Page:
HOUSTON (ICIS)--Polyethylene (PE) buyers in Latin America have yet to see price reductions stemming from increased supply in the US Gulf Coast or from the currently low ethylene prices.
Heading into this year’s National Plastics Exposition (NPE), buyers would like to see declining PE prices in May, but there is no guarantee this will happen.
Producers seek steady prices in May, and one has even announced May price increases in Brazil for all grades of PE.
Dow Chemical is seeking to increase the price of all PE resins by Brazilian real (R)200/tonne (about $57/tonne) effective 1 May.
Some market participants see this as an attempt to keep prices from falling in May.
Braskem, the sole PE producer in Brazil, has not announced price moves for May.
Buyers expected lower prices early in 2018 but found price hikes instead. The first three months of the year had a number of price hikes based on tight supply.
A decline in US Gulf PE exports to Latin America created shortages of some grades and elevated prices for all. Some grades were practically unavailable in Latin America, and their prices have skyrocketed. Such was the case of high molecular weight (HMW) high density polyethylene (HDPE) and low density polyethylene (LDPE) fractional melt.
The countries most affected by the shortages were those in the Pacific coast of Latin America, where domestic production is small or non-existent. These net-buyer countries depend on regional and extra-regional imports to supply their needs.
Hurricane Harvey delayed the coming online of several new crackers in the US Gulf Coast and caused some plants to stop operations for a while.
In addition to production losses, there were inventory losses during the flooding that paralysed the area, and many rail car operations remained impaired long after the storm passage.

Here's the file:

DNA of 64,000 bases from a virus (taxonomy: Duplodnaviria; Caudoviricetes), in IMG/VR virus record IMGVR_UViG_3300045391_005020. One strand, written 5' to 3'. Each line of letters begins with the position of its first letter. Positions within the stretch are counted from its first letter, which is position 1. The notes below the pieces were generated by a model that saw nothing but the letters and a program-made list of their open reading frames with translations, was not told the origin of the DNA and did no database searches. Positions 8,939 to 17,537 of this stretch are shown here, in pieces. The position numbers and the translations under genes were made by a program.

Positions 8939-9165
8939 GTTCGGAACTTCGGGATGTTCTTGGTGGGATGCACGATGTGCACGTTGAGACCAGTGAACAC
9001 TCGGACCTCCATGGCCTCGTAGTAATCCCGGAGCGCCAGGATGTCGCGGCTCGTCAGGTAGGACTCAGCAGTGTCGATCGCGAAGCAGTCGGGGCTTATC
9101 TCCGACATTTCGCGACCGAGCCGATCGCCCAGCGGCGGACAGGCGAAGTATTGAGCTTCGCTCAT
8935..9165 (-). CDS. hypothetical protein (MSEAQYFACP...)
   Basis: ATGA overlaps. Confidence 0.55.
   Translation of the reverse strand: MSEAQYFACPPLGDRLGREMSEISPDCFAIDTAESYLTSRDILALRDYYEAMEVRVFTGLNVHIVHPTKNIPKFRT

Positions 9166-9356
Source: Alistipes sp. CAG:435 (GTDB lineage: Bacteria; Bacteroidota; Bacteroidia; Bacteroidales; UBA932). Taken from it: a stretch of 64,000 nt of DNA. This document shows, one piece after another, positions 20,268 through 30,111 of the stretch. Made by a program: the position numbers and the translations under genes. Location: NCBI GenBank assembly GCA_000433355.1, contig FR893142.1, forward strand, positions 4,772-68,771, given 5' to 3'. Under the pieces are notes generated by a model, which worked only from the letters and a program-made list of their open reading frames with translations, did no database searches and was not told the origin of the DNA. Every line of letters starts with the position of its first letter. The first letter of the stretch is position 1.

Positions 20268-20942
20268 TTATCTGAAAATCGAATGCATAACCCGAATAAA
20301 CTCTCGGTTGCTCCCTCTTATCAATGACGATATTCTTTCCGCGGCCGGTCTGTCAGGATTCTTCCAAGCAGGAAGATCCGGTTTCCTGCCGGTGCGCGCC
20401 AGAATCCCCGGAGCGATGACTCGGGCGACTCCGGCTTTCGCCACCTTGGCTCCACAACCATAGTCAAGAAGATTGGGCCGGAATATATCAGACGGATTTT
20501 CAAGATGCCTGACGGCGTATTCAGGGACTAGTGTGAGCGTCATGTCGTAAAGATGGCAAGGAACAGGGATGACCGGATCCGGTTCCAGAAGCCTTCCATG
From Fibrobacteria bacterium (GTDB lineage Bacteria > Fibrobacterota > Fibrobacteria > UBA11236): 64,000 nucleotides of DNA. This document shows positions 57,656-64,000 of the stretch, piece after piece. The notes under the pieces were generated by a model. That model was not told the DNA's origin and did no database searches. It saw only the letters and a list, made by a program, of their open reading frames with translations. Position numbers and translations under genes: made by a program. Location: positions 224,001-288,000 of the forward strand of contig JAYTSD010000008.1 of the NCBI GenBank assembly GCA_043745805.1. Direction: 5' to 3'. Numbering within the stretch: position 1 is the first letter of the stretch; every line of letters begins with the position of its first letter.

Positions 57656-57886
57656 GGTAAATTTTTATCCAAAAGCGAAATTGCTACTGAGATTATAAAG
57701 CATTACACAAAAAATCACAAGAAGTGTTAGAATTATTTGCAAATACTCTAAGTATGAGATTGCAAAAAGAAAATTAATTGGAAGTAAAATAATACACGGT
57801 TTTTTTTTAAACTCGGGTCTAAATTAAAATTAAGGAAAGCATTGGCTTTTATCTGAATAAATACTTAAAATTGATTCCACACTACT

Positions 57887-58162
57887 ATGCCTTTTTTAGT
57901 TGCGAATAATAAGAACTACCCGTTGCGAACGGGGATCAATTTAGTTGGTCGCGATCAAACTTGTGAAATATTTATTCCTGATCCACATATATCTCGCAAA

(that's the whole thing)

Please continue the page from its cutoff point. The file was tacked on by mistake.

Domestic US Gulf producers concentrated on supplying the local market, and exports declined. Much of the restored production has been devoted to rebuilding inventories in the US Gulf, extending the PE scarcity in Latin America.
Mexico was one of the first countries affected by the supply shortages. Although prices went up in this country, increased competition among local suppliers kept the price increases in check. Buyers complained that prices have not come down enough in April, despite active negotiations.
Another factor affecting demand in Latin America is the status of local economies.
Brazil continues to suffer the effects of its “lava jato” corruption probe, which caused the impeachment of one president, Dilma Rousseff, while sending to jail former president Luiz Inacio Lula da Silva. He was running for president in this year’s election. Brazil has struggled for years with negative GDP growth.
Corruption probes have also surfaced in Peru, toppling another president on corruption charges.
The economic woes of Venezuela are well known. Falling oil revenues have brought a tide of red ink to the government coffers.
This in turn has created shortages of food, medicines and raw materials that are having a large impact on the population. The problems of Venezuela are now affecting other countries because there is a steady influx of Venezuelans into Colombia, Brazil and Ecuador, to name a few of the most affected countries. The Venezuelan migration is overwhelming resources in those countries.
Problems exist in Argentina, where the Central Bank is trying hard to keep the US dollar from rising too much. Foreign investment in Argentina has been speculative in nature and goes out as quickly as it went in, creating wild swings in financial markets.
Inflation and labour union negotiations complicate the chances for a price decline in Argentina.
All of these problems are having an impact on polymer’s demand. Buyers are ready for lower PE prices in May, but may lack the alternatives to increase their bargaining power with producers.